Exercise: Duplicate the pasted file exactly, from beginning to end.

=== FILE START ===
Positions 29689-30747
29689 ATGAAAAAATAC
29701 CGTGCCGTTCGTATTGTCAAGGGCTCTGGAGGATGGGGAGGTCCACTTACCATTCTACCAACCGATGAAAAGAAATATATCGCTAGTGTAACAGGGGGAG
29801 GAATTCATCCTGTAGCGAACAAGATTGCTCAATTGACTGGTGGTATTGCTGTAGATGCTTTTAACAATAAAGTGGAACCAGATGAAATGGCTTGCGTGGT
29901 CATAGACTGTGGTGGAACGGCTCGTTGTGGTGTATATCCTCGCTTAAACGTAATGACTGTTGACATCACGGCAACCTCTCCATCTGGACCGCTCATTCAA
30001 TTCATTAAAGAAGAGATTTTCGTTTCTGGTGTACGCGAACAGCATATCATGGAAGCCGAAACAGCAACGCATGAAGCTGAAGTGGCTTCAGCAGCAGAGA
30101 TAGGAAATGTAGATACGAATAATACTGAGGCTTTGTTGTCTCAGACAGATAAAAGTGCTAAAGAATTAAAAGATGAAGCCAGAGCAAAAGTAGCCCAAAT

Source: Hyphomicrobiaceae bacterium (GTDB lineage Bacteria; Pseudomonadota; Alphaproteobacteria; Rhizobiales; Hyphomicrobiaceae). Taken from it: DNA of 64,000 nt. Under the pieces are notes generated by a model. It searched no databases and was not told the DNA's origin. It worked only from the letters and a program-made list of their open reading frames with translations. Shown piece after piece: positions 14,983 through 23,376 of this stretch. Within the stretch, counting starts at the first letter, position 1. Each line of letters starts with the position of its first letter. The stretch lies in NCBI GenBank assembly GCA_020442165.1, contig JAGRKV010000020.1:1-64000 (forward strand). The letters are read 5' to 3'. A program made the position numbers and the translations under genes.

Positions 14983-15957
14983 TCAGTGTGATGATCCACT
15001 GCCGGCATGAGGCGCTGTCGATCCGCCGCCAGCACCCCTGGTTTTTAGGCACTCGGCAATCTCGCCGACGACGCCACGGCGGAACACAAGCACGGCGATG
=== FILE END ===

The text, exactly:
Positions 29689-30747
29689 ATGAAAAAATAC
29701 CGTGCCGTTCGTATTGTCAAGGGCTCTGGAGGATGGGGAGGTCCACTTACCATTCTACCAACCGATGAAAAGAAATATATCGCTAGTGTAACAGGGGGAG
29801 GAATTCATCCTGTAGCGAACAAGATTGCTCAATTGACTGGTGGTATTGCTGTAGATGCTTTTAACAATAAAGTGGAACCAGATGAAATGGCTTGCGTGGT
29901 CATAGACTGTGGTGGAACGGCTCGTTGTGGTGTATATCCTCGCTTAAACGTAATGACTGTTGACATCACGGCAACCTCTCCATCTGGACCGCTCATTCAA
30001 TTCATTAAAGAAGAGATTTTCGTTTCTGGTGTACGCGAACAGCATATCATGGAAGCCGAAACAGCAACGCATGAAGCTGAAGTGGCTTCAGCAGCAGAGA
30101 TAGGAAATGTAGATACGAATAATACTGAGGCTTTGTTGTCTCAGACAGATAAAAGTGCTAAAGAATTAAAAGATGAAGCCAGAGCAAAAGTAGCCCAAAT

Source: Hyphomicrobiaceae bacterium (GTDB lineage Bacteria; Pseudomonadota; Alphaproteobacteria; Rhizobiales; Hyphomicrobiaceae). Taken from it: DNA of 64,000 nt. Under the pieces are notes generated by a model. It searched no databases and was not told the DNA's origin. It worked only from the letters and a program-made list of their open reading frames with translations. Shown piece after piece: positions 14,983 through 23,376 of this stretch. Within the stretch, counting starts at the first letter, position 1. Each line of letters starts with the position of its first letter. The stretch lies in NCBI GenBank assembly GCA_020442165.1, contig JAGRKV010000020.1:1-64000 (forward strand). The letters are read 5' to 3'. A program made the position numbers and the translations under genes.

Positions 14983-15957
14983 TCAGTGTGATGATCCACT
15001 GCCGGCATGAGGCGCTGTCGATCCGCCGCCAGCACCCCTGGTTTTTAGGCACTCGGCAATCTCGCCGACGACGCCACGGCGGAACACAAGCACGGCGATG